Reserach & Innovation

Experts Statements: Linda Hicks, Vertellus

The Winning Formula: Chemists Who Can Collaborate Will Thrive in Pharmaceutical Research, Experts Predict

12.12.2016 -

Despite tremendous challenges facing the pharmaceutical industry, it continues with its commitment to innovation and the discovery of novel drugs to address unmet medical needs. Indeed, medicinal chemists face a challenge of their own. Trying to survive in a changing environment where pharma is focusing on biologics drug candidates will require chemists to adapt.

CHEManager International asked R&D experts of chemical and pharmaceutical companies to elaborate on their research strategy and share their opinion with our readers. In detail, we interviewed professionals ranging from CEOs to heads of R&D and process development about:

The crucial success factors in chemical and pharmaceutical research.

Linda Hicks: In today’s business climate, it is even more critical to make the business case when it comes to investing in research. Companies must be able to quantify a return on investment for any new research initiative. Accordingly, chemical companies are seeking research chemists who understand chemistry and the practical reality that it takes to create value in the industry. Research budgets simply don’t allow companies to retain specialized experts in every specific discipline needed to execute new product development such as reaction kinetics, thermal dynamics and polymerization. Today’s chemical companies are looking for individuals with broader, more flexible skill sets that can be applied to different areas of the business and technology platforms as the marketplace evolves. Scientists and engineers are also needed with the skills to establish and maintain collaborative partnerships and consulting relationships to access higher level expertise in needed disciplines.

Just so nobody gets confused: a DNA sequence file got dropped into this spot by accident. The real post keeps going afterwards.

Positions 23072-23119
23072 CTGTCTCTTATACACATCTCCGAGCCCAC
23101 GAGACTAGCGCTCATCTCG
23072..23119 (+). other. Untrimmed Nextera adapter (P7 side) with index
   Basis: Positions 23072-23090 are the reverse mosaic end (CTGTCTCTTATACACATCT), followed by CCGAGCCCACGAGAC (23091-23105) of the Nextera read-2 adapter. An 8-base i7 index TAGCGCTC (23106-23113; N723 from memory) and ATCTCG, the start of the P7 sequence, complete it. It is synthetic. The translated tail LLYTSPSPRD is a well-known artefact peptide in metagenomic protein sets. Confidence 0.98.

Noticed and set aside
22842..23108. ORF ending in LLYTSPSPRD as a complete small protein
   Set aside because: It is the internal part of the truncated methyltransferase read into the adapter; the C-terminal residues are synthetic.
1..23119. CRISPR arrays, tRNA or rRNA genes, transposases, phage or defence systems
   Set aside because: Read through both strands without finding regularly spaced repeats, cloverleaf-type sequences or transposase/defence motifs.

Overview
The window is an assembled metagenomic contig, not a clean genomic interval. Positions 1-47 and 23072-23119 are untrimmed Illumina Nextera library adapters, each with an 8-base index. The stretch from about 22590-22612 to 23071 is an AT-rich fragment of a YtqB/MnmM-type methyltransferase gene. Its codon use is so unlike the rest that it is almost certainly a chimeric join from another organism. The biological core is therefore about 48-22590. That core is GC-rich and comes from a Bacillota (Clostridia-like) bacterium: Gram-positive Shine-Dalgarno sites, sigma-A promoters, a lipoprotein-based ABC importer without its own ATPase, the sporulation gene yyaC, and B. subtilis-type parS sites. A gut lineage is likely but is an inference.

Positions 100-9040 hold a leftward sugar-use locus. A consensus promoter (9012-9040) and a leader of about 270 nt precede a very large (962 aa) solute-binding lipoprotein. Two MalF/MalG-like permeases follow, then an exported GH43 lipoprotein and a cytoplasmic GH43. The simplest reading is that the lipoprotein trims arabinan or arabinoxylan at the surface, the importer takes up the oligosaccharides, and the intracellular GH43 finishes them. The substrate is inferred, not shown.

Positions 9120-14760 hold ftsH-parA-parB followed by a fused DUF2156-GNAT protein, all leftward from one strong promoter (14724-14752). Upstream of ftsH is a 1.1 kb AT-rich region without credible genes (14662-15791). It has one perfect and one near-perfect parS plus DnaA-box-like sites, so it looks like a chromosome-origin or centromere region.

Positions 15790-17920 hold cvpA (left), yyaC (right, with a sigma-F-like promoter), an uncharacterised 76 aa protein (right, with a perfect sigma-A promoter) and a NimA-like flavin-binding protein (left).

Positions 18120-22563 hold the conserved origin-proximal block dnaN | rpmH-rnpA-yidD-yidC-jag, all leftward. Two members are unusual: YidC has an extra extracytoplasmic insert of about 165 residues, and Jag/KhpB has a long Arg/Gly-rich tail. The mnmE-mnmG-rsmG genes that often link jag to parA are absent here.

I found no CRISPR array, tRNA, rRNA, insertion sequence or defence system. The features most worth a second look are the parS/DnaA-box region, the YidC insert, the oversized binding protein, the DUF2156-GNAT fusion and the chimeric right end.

The challenges …
will require a broad skill set
and the ability to collaborate
within the company and
around the globe.

Linda Hicks,
Vice President Global Technology,

Interestingly enough, this trend aligns with a demographic shift discussed at a recent US Industrial Research Institute forum for chief technology officers. The millennial generation has a nimble and impatient mindset when it comes to their career paths; companies that can provide opportunities for employees to experience different parts of the business may be more effective at engaging and even retaining young employees.


Challenges and changes affecting the work of R&D chemists in the future.

Linda Hicks:Ž The nature of our industry today is already creating a shift in how companies approach R&D. Compared with decades earlier, the focus of R&D has moved from pure research discovery toward optimization and application. This shift also applies to the regions of the world where different types of work are conducted. Companies are tending to focus their innovation efforts in the West and outsourcing more routine work offshore. Again, economies are influencing this shift. The challenges our industry faces — both economic and demographic — will require a broad skill set and the ability to collaborate within the company and around the globe.